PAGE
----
While local governments treat the majority of sewage, they do so in a variety of methods.
In India, these local municipal facilities must adhere to both federal and local standards in terms of the purity criteria for the treated effluent, and while they are treating roughly the same types of human waste, their treatment methods and extent of treatment differ.
Biological sewage treatment is commonly used at some stage in the process, regardless of how municipal facilities treat their local community's waste.
What is a biological sewage treatment facility?
The techniques by which microorganisms break down and eliminate nutritious components from wastewater are referred to as biological sewage treatment. While dissolved oxygen is required for the decomposition of carbon compounds and the production of ammonia (nitrification), it is not required for the degradation of nitrate (denitrification). Biological cleaning, which occurs naturally in streams and rivers, is ultimately the technical solution.
What is the goal of biological sewage treatment plant?
The purpose of biological wastewater treatment is to design a system that allows the decomposition products to be conveniently collected and disposed of. Because biological treatment is more effective and cost-efficient than many mechanical or chemical treatments, it is employed all over the world.
Two processes of biological sewage treatment plant
Aerobic and anaerobic techniques are commonly used in biological treatment.
The term "aerobic" refers to a biological activity in which oxygen is present, whereas "anaerobic" refers to a biological process in which oxygen is not present. To obtain the best removal of organic compounds from wastewater, scientists have been able to manage and refine both aerobic and anaerobic biological processes.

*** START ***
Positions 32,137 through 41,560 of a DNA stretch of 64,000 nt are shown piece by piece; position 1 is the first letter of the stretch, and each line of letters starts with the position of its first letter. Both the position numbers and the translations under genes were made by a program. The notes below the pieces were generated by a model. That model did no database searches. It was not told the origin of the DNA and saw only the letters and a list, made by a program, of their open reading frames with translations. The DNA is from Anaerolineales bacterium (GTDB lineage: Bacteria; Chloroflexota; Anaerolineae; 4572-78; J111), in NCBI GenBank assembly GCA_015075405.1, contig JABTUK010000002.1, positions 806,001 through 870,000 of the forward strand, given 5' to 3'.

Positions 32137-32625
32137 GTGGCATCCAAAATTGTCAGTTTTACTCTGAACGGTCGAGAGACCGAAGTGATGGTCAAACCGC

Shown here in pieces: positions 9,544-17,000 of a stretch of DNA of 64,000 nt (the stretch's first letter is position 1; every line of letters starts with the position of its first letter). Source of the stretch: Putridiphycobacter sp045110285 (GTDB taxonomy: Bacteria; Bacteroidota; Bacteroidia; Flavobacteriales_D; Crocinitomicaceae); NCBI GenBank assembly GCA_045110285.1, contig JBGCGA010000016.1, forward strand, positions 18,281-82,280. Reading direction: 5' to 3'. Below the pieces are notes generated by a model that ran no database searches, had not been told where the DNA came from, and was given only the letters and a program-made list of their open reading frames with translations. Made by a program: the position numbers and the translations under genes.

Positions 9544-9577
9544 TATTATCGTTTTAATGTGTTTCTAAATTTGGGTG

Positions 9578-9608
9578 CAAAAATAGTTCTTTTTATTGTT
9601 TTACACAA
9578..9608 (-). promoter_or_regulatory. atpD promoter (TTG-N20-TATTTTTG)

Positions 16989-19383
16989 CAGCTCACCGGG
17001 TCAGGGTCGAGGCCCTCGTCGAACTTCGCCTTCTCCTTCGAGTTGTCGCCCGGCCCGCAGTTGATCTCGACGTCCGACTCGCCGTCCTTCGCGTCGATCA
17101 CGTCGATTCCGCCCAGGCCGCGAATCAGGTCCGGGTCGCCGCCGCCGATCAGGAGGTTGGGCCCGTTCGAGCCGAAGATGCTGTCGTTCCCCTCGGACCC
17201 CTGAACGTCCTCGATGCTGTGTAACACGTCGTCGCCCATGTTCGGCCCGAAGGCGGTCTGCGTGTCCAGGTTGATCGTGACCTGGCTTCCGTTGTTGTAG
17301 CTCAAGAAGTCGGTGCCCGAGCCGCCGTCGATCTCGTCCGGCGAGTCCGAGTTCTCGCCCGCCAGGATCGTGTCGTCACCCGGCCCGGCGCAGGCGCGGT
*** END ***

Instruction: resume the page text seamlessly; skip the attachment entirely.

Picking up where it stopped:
Biological wastewater treatment is frequently employed as a secondary treatment technique to remove material that has not been removed following first treatment, such as dissolved air flotation (DAF). Sediments and contaminants such as oil are removed from wastewater during the main water treatment procedure.
Treatment of wastewater by aerobic bacteria
Simple septic or aerobic tanks, as well as oxidation ditches; surface and spray aeration; activated sludge; trickling filters; pond and lagoon-based treatments; and aerobic digestion are all examples of aerobic wastewater treatment procedures.
Biological treatment procedures include constructed wetlands and other types of filtrations. While the wastewater is being treated, diffuse aeration devices can be used to enhance oxygen transport and reduce smells. As beneficial bacteria and other creatures’ breakdown organic components in wastewater, aeration produces oxygen.
The membrane aerated biofilm reactor (MABR) improves the process by using 90% less energy for aeration, which is normally the most energy-intensive stage of standard biological therapy.
Treatment of wastewater by anaerobic bacteria
Bacteria are used in anaerobic treatment to assist organic material decomposed in an oxygen-free environment. One of the most robust areas of resource recovery is energy recovery, which is driven by anaerobic digestion.
Anaerobic digestion is utilised to produce biogas, which is mostly constituted of methane, in this type of energy recovery, also known as waste-to-energy. Operators can utilise it to generate energy, which will help them reach their goal of being energy net zero, or to turn waste streams into revenue streams.
The type of biological treatment used to treat wastewater, whether aerobic or anaerobic, is determined by a number of factors, including environmental discharge quality laws.
Additional treatment stages, including as chlorination and UV treatment, as well as a variety of filtering alternatives, like as carbon filtration, reverse osmosis, and ultrafiltration, are frequently added to biological treatments.
In addition to these biological wastewater treatment choices, Netsol Water Solution can manage creating a variety of other biological sewage treatment plants.